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Monday, November 2, 2015

Marijuana Legalization Initiative Filed, Guess What's Missing?

Posted By on Mon, Nov 2, 2015 at 4:15 PM

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Election Day 2016 is a year and one week away, but the star of the ballot has announced its arrival: California's best-organized, best-funded, and best shot at legalizing marijuana is here.

Adding its name to a crowded field of would-be cannabis legalization efforts is the "Adult Use of Marijuana Act." Unlike other efforts, some of which are already collecting signatures, this legalization initiative is expected to attract significant funding from the likes of the Drug Policy Alliance, the Marijuana Policy Project, and Silicon Valley technology magnates (some of whom are currently investing in marijuana business enterprises).

This effort is notable because of the money behind it, and because of famous endorsers like Lt. Gov. Gavin Newsom, who signaled his support earlier today.

Also noteworthy is what's missing: some business-unfriendly restrictions that were present in the medical cannabis regulatory bills passed earlier this year, as well as the words "Sean Parker."

Parker, the man widely said to be the angel investor cannabis legalization desperately needs, is still not officially involved.


First, the voter initiative itself. If it collects the necessary 365,000 signatures, makes the ballot, and is approved by voters next November, the Adult Use of Marijuana Act would:

*Allow adults 21 and over to possess up to an ounce of cannabis;

*Allow adults 21 and over to grow up to six plants at home;

*Create a "Bureau of Marijuana Control" within the Department of Consumer Affairs;

*Keep intact the state's just-regulated medical cannabis industry;

*Allow recreational stores to operate with a license, and open their doors in 2018;

*Punish most marijuana-related violations by a fine of no more than $250;

*Create strict environmental regulations for how cannabis is grown;

*Provide cash to state universities to study legalization and to the California Highway Patrol to establish "cannabis DUI" standards;

*Allow "cannabis POWs" to apply to have sentences reduced or convictions expunged.

Sounds pretty rad, right? Well. Depends on who you ask.

Not everyone is on board: There is talk already of cannabis activists, including some of the hard-liners who opposed the Prop. 19 marijuana legalization initiative in 2010, organizing to oppose this effort.

Speaking of Prop. 19, the effort also would seem to undermine the efforts of Reform California, a group consisting of the Prop. 19 veterans, California NORML, and the state NAACP. Reform California released its own ballot language last month, but no significant fundraisers followed.

Also absent from Reform California, and present for the Adult Use of Marijuana Act, were the other major national drug policy reform groups — and their attendant money. Drug Policy Alliance, which has access to the fortune of late Progressive Auto Insurance chairman Peter Lewis, and the Marijuana Policy Project, on the board of which sits an heir to the Hyatt Hotels fortune, are both backing AUSA.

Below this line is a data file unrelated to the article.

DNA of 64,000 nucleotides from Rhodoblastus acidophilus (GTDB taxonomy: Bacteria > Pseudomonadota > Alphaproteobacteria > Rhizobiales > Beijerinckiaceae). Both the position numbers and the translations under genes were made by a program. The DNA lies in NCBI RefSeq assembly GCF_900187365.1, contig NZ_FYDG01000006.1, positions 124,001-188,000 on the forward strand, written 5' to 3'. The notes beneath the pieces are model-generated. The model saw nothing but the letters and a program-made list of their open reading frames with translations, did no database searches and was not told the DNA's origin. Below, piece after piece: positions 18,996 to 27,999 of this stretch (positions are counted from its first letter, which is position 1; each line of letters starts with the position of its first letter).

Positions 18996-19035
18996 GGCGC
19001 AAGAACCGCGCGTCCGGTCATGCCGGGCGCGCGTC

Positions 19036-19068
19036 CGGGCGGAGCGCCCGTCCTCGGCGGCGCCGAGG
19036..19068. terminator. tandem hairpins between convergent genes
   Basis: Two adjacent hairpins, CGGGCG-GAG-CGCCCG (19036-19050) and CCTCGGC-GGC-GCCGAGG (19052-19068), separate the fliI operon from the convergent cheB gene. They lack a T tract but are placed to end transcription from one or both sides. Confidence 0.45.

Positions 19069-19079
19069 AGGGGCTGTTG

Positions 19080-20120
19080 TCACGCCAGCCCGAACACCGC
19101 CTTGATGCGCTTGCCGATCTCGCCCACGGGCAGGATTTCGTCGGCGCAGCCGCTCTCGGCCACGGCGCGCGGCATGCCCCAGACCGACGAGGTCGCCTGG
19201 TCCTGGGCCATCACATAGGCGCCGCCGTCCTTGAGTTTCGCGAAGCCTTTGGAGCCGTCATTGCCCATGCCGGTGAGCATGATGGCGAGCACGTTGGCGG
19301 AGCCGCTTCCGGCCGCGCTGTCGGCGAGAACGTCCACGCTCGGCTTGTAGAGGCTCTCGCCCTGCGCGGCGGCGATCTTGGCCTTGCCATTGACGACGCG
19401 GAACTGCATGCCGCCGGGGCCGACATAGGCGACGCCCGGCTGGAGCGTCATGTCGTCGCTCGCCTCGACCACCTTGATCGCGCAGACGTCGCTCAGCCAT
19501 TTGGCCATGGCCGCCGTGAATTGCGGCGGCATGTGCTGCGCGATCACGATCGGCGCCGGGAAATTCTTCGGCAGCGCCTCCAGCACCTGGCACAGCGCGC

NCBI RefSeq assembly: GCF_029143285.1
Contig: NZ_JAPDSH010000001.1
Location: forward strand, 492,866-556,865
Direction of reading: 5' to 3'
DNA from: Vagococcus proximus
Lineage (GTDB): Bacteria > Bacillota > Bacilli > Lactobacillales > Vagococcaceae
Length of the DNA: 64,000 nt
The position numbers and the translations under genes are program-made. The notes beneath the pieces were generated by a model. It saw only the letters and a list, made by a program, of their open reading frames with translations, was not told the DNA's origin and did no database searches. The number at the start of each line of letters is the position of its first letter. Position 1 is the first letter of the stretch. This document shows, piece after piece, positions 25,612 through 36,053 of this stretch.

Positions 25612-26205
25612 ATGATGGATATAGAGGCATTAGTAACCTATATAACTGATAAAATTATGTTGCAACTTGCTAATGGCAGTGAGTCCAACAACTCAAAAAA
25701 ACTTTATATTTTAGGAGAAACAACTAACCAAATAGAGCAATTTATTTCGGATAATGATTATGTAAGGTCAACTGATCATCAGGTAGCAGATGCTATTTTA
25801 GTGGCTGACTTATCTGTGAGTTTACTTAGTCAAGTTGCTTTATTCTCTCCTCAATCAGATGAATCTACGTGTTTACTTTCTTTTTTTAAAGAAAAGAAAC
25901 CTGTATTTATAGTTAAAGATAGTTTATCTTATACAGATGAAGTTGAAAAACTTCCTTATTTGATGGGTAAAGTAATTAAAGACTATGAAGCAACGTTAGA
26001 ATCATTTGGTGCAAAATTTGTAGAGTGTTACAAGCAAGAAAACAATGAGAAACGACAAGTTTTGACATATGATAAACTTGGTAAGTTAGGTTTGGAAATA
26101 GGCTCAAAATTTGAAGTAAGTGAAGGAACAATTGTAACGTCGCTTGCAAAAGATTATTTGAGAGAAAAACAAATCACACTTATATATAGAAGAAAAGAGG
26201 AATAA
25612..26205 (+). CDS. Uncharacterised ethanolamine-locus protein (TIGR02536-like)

That Hyatt Hotels heir, Joby Pritzker, is also an investor in cannabis via Tau Capital Partners.

MPP, remember, paid for legalization in Colorado in 2012, and a political action committee called New Approach, which uses Lewis's money, bankrolled legalization in Oregon last year.

The measure's official proponents are Dr. Donald O. Lyman, a member of the California Medical Association, and Michael Sutton, an environmental attorney who served as president of the California Fish and Game Commission.

The state's cannabis industry likes this bill, California Cannabis Industry Association executive director Nate Bradley said, because it does not include a restriction on how many licenses one entity can have, allowing for "seed-to-sale" vertical integration. It also removes the "distributor" permit seen in the medical marijuana regulations, a middleman requirement that was included at the behest of organized labor.

About that organized labor. Labor is notably absent from this current coalition. As is Parker, who, according to coalition spokesman Jason Kinney, is not currently involved.

Parker, along with fellow early Facebook employee Dustin Moskovitz — the two of whom shared the company's Palo Alto crash pad in the early days — both donated to Prop. 19 in 2010, as did employees of Google and other ventures. These same types will be tapped to pay for legalization this time around, although they're a bit skittish.

In a statement released via a spokesman on Monday afternoon, Parker praised the effort... but also stayed noncommittal.

"I've been following this issue with great interest for some time,' the Parker statement reads. "It's very encouraging to see a vibrant community of activists, many of whom have dedicated their lives to this issue, coming together around a sensible reform based measure that protects children, gives law enforcement additional resources, and establishes a strong regulatory framework for responsible adult use of marijuana—one that will yield economic benefits for all Californians. I'm cautiously optimistic that a coalition is forming around these shared goals.”

There's much drama yet to unfold. But in the meantime, check out the initiative below.

Adult Use of Marijuana Act



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About The Author

Chris Roberts

Bio:
Chris Roberts has spent most of his adult life working in San Francisco news media, which is to say he's still a teenager in Middle American years. He has covered marijuana, drug policy, and politics for SF Weekly since 2009.

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